As we know, Woodforde's prayer was answered. The year 1774 marked a complete change in his fortunes after the pain of being denied his father's livings of Ansford and Castle Cary; these went to his first cousin Frank Woodforde. The diarist also realised he had lost Betsy White, the young woman he had thought in 1771 he might marry. Instead he came to think of her as 'a mere jilt'.

This little book, bound in light tan leather, is just one of the notebooks Woodforde used in addition to his diary to record income and expenditure, notable events and uplifting or sustaining thoughts. To come to a fuller understanding of the man we need to consult these little volumes.

His West Country connections

Woodforde was a West Country man through and through. His Somerset connections meant a very great deal to him, and he devoted a good deal of energy – and money – in helping his extended family.

The presence of first Nephew Bill and then Nancy at Weston Parsonage would without doubt have been a comfort in reinforcing his family ties, despite the occasional irritations the siblings brought him. He took care to return to Somerset from his Norfolk base at regular intervals, despite the great expense of the journeys and the need to find a temporary curate to serve his parish in his absence.

Woodforde of Ansford armsThe coat of arms of Woodforde of Ansford; the crest is 'a woodman with his club' [Woodforde Family Collection] A highly educated man, he wrote his diary in what we can recognise as standard English. His spelling, while identifiably eighteenth century, is not phonetic, as it is with diarists with little schooling. It thus does not yield any hint of his pronunciation. Nevertheless he will have proclaimed his Somerset upbringing in his speech.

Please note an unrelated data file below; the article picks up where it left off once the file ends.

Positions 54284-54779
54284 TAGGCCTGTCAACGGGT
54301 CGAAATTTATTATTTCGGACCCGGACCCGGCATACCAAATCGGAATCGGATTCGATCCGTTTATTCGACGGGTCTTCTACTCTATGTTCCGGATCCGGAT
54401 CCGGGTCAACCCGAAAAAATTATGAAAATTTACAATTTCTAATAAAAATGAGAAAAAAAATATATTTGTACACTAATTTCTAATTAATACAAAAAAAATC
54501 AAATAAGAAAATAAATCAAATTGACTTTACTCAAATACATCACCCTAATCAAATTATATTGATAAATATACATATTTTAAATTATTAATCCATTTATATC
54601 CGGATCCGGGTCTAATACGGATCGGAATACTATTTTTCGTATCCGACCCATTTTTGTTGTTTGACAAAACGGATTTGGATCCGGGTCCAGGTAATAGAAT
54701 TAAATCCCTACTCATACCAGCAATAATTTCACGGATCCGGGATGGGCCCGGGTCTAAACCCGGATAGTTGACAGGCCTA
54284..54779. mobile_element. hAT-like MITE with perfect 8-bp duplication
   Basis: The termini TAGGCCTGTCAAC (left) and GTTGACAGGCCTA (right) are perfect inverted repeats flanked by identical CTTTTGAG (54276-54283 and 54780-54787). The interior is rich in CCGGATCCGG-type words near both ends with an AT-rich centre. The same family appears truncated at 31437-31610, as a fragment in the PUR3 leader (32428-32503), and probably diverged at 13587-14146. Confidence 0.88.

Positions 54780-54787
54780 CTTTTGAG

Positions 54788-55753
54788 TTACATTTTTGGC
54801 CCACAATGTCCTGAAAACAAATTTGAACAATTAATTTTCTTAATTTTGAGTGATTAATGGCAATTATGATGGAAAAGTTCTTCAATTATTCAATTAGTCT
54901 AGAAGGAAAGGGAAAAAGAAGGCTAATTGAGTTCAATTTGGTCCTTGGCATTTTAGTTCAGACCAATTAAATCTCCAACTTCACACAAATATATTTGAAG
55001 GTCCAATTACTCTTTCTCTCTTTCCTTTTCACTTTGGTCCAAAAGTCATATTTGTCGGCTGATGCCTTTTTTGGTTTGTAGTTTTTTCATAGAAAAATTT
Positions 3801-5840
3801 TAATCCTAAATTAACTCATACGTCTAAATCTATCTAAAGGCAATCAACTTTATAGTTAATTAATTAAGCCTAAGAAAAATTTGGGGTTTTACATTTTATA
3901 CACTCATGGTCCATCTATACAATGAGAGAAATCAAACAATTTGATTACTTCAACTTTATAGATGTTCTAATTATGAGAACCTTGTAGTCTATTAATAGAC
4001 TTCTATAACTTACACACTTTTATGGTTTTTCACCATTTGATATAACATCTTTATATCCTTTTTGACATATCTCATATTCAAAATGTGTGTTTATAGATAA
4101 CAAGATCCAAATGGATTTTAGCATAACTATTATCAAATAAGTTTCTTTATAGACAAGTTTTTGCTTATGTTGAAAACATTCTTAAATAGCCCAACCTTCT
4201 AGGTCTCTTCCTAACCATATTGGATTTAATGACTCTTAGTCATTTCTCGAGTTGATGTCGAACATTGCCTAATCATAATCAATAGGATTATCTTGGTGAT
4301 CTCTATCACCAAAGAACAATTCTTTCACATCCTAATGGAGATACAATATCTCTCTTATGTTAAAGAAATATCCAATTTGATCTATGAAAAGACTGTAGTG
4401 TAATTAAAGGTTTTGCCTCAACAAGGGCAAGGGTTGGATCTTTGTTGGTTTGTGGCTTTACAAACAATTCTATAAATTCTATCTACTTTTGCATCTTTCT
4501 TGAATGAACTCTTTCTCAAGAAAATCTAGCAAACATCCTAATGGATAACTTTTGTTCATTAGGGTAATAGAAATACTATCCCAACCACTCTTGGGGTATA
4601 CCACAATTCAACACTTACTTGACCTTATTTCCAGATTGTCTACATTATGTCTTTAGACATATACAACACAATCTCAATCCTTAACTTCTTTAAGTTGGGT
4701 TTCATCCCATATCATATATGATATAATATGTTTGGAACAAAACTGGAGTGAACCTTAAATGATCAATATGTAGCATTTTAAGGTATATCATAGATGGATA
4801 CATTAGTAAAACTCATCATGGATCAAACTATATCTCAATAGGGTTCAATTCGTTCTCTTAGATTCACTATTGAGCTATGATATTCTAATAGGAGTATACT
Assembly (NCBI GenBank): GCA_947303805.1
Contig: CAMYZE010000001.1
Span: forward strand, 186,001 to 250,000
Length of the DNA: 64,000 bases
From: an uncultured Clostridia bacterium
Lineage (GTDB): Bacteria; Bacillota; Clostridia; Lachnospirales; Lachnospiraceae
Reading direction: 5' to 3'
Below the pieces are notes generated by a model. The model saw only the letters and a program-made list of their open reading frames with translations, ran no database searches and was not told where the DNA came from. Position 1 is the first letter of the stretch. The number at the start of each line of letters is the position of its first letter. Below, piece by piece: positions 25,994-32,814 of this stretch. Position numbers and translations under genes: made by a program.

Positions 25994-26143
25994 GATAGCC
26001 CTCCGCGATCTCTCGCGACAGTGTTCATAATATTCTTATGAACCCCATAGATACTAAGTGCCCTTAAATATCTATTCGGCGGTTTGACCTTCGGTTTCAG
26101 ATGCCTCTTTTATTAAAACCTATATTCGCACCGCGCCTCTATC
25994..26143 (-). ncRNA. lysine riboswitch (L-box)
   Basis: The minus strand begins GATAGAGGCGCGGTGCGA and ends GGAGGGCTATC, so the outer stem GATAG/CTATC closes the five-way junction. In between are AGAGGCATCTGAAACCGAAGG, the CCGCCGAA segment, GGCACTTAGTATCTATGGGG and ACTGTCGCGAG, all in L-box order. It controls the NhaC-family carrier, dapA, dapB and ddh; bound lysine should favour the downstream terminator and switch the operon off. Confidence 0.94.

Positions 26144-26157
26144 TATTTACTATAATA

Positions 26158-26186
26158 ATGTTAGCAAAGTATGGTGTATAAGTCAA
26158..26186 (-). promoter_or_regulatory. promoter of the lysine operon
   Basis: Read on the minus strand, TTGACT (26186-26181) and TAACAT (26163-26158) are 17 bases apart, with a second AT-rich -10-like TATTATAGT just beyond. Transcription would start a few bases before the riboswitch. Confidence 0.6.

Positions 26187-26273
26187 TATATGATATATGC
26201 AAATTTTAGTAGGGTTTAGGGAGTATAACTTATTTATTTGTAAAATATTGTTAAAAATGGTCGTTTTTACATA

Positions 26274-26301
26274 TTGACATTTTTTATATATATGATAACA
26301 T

In his schooldays at Winchester and during his Oxford years this would not have been remarked upon: both institutions recruited heavily from the West Country. In Norfolk however his speech would have identified him as 'different', perhaps exacerbating the sense of dislocation and lack of self-confidence discernible at times in his record.

Despite his loyalty to his family there is no suggestion in his diary that he took an interest in Woodforde genealogy. This became one of his nephew William's antiquarian pursuits, and it is likely that it was William who commissioned the College of Heralds to research the Woodforde antecedents and prepare the folder of spectacular artwork still held by his descendants. Also William very probably chose the woodman crest and three leopards' heads for his uncle's mural tablet in Weston Church.

James Woodforde lies in his adopted county. He was buried under the chancel of the church he served faithfully; a small lozenge-shaped stone bearing his name marks the spot near the sanctuary rail. He lives on in the pages of his great work.

The painting was cleaned and restored in 2020–21 by the specialist Kiffy Stainer-Hutchins at her studio in Norfolk. As we meet the diarist's calm gaze his gentleness and humanity shine forth through the skill of his nephew Sam as a portraitist.